Within the first 10 minutes, an SPS representative emphasized that voters hadn't "understood" the 2018 advisory vote. Since no fresh advisory vote has been presented, the apparent solution to this problem is to have no vote at all. What a perfect system!
To quote an unnamed participant in the subsequent ThoughtExchange survey, "SPS, you just cannot overturn such an overwhelming vote by yourselves hiding behind ‘leadership’ and ‘vision’ and that ‘the people who vote are idiots.'"
That's exactly what they think we are, and we're getting dangerously close to proving them right. SPS and Downtown Spokane Partnership failed to make the sale in 2018, so they’ve driven the same jalopy around the block, slapped on a fresh coat of paint, and offered it to us as a brand-new car.
There was another problem with the Zoom meeting’s introduction. Every nearby venue was mentioned except one: Spokane Civic Theatre.
This is part of a general trend.
Take, for example, a Spokesman-Review article on March 10, asking and answering its own questions: "Have there been any studies completed to show the impact of the stadium at either site? [The other site being Joe Albi.] In summer 2018, the district commissioned a traffic analysis which concluded that the street infrastructure was sufficient to handle traffic generated by events occurring at all three facilities (Arena, Podium, and stadium) simultaneously."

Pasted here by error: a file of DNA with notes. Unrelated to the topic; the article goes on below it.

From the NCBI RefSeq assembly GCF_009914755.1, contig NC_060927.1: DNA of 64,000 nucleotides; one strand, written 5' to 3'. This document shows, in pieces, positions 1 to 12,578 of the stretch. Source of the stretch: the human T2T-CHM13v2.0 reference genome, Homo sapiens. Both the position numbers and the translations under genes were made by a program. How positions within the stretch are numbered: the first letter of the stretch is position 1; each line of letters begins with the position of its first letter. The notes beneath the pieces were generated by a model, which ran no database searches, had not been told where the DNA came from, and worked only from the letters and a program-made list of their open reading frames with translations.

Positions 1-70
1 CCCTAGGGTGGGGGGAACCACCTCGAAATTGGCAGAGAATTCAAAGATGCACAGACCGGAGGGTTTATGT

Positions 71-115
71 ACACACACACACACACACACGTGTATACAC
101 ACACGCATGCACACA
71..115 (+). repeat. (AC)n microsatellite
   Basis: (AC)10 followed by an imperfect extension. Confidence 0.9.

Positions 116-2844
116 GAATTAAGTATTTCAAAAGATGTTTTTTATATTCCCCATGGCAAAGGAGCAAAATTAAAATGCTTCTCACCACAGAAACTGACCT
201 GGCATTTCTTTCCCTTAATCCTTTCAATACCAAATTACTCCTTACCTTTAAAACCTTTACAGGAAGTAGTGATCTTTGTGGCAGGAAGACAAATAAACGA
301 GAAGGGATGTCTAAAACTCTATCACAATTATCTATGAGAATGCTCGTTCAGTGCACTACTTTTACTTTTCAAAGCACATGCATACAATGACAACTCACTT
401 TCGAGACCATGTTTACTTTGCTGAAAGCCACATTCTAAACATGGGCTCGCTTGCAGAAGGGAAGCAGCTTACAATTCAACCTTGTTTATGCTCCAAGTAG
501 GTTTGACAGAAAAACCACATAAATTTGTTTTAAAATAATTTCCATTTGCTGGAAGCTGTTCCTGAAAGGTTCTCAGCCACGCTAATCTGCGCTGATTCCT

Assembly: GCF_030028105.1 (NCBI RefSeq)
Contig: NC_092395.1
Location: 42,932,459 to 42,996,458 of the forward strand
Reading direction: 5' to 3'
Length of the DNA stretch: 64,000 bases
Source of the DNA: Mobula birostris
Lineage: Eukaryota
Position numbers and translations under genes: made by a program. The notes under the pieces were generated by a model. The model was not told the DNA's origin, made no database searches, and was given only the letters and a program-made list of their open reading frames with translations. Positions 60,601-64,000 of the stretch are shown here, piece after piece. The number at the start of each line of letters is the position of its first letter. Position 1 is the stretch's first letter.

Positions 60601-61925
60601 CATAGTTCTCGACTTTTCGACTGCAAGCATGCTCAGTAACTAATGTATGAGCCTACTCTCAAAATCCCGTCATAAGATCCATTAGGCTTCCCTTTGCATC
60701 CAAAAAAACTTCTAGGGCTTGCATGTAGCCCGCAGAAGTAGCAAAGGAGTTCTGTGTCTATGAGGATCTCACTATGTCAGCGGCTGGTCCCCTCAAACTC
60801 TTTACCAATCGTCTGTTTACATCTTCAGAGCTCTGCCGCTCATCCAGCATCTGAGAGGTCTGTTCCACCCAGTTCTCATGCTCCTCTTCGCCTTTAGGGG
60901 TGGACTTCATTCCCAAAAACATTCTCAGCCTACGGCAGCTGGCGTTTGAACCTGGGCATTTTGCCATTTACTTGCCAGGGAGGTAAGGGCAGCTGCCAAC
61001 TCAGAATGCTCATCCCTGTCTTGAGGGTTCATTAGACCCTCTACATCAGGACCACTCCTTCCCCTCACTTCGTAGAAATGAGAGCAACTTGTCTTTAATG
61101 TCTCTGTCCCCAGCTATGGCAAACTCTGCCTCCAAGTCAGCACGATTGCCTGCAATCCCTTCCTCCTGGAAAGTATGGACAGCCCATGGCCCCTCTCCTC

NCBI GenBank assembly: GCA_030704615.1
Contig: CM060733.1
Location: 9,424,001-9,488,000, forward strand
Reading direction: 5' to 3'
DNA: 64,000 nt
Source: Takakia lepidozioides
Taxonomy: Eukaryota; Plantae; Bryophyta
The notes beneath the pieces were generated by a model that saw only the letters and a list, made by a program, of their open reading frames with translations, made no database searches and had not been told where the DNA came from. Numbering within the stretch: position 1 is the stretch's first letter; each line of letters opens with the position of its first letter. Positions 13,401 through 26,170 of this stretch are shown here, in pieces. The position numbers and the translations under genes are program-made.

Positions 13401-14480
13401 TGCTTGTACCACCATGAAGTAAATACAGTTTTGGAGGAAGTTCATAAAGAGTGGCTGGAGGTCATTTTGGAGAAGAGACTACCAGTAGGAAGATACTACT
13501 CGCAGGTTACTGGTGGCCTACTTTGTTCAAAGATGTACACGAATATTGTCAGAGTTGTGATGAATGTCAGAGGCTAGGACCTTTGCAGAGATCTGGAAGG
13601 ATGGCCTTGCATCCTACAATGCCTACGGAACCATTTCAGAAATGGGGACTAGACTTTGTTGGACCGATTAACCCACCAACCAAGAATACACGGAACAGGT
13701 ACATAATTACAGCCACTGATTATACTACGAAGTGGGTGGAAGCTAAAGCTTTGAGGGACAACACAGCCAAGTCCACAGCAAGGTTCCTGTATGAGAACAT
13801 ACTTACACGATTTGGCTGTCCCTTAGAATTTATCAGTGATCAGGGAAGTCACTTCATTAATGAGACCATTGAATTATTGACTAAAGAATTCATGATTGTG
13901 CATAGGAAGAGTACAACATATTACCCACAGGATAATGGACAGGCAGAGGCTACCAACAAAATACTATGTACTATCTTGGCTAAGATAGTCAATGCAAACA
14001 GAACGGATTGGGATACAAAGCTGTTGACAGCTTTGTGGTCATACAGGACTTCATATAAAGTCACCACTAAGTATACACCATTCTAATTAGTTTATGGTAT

The study, invoked by some as though inscribed on golden tablets, was commissioned by SPS and has not been replicated or confirmed by the city. In its own conclusion, it states that "recommendations and conclusions should not be considered final until a more formal traffic study can be advanced and accepted[.]" No such formal traffic study has been conducted.
Considering the analysis was performed in 2017, all data now being presented regarding the yet-to-be-completed Podium sports complex is guesswork. Spokane Civic Theatre is never mentioned once, nor are its traffic and parking needs ever considered.
Let's talk about parking.
No, please, come back! It'll be fun, I promise!
According to Downtown Spokane Partnership: "In downtown roughly 1,700 parking spaces are managed by the PFD [Public Facilities District] with an estimated 2,500 within walking distance."